The Standardised Approach for credit risk (after its update in December 2017, and now part of the Basel Framework) requires banks to perform ‘due diligence’ to ensure an appropriate assessment of the risk profile of their counterparties for risk management purposes and for assigning risk weights for regulatory capital purposes. Banks should assess climate-related financial risks as part of the counterparty due diligence. For determining the risk-weights, climate-related financial risks should be factored in either bank’s own credit risk assessment (under the Standardised Credit Risk Assessment Approach) or when performing due diligence on external ratings (under the External Credit Risk Assessment Approach).

Supervisors need to evaluate whether risk weights for real estate exposures are appropriate in their jurisdiction by considering, inter alia, climate-related financial risks (e.g., weather-related hazards, the implementation of climate-policy standards or changes in investment and consumption patterns derived from transition policies). Also, banks should determine whether the current market value of the financed property incorporates the potential changes in its value emerging from climate-related financial risks.

The ratings assigned to borrowers under the Internal Ratings Based Approach (IRB), should be based, inter alia, on a consideration of the climate-related financial risks (both physical and transition risks). A bank should add a margin of conservatism in its estimates of probabilities of default (PDs), loss given default (LGDs) and exposures at default (EADs), to account for the fact that historical data might be less satisfactory to capture climate-related financial risks and there may be data scarcity or poor quality of data relating to climate risk.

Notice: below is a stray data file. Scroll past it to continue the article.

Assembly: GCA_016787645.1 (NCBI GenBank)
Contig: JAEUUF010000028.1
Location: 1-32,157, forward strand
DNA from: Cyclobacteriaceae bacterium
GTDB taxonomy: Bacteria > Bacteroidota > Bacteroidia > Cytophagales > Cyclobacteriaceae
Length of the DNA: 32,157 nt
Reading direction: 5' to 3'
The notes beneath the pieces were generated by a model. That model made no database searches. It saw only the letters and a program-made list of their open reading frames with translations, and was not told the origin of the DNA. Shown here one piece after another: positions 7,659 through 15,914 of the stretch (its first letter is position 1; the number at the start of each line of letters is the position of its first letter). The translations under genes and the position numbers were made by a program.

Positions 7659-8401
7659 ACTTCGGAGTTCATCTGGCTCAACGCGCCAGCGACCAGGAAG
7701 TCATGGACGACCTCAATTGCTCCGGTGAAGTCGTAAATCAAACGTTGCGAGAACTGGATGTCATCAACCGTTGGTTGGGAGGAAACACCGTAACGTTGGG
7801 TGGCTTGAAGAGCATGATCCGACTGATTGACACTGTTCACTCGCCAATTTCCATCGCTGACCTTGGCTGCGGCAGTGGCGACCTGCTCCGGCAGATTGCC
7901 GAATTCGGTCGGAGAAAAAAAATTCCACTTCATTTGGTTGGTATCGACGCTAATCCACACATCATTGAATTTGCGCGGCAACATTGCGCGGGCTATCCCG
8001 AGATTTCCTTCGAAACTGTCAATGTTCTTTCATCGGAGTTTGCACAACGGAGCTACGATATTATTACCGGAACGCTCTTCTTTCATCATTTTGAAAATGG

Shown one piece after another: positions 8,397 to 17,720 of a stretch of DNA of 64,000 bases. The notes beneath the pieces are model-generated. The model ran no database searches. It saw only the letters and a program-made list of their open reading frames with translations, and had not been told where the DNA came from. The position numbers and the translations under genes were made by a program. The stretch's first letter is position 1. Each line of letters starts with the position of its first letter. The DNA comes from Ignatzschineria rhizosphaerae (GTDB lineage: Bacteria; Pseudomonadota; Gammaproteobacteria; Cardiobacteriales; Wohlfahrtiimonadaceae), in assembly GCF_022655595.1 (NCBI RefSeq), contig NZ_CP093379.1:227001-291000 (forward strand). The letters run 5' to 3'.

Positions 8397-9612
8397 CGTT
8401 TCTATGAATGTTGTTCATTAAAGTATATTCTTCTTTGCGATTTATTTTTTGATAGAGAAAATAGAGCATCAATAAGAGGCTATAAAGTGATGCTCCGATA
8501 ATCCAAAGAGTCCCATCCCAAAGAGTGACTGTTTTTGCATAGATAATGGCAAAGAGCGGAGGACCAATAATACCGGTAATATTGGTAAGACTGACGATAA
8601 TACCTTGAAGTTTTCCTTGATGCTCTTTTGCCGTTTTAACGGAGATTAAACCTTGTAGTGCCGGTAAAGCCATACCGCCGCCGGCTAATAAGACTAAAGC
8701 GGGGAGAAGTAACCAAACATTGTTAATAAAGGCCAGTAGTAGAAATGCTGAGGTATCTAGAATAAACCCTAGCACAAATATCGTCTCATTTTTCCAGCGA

3. The 2023 Review of the Core Principles for Effective Banking Supervision, which includes climate-related financial risks as an integral part of the banks’ risk management and supervisory practices

The Basel Core Principles are the de facto minimum standards for the sound prudential regulation and supervision of banks and banking systems. Although the Basel Core Principles are one of the 14 Standards that form a part of the Basel Framework, they are different from other Standards in that they are universally applicable to all banks in all jurisdictions (including the Basel Committee member jurisdictions). On the other hand, the Basel Committee expects that its members, at a minimum, fully implement the Basel Framework (i.e., all the 14 standards, including the Basel Core Principles).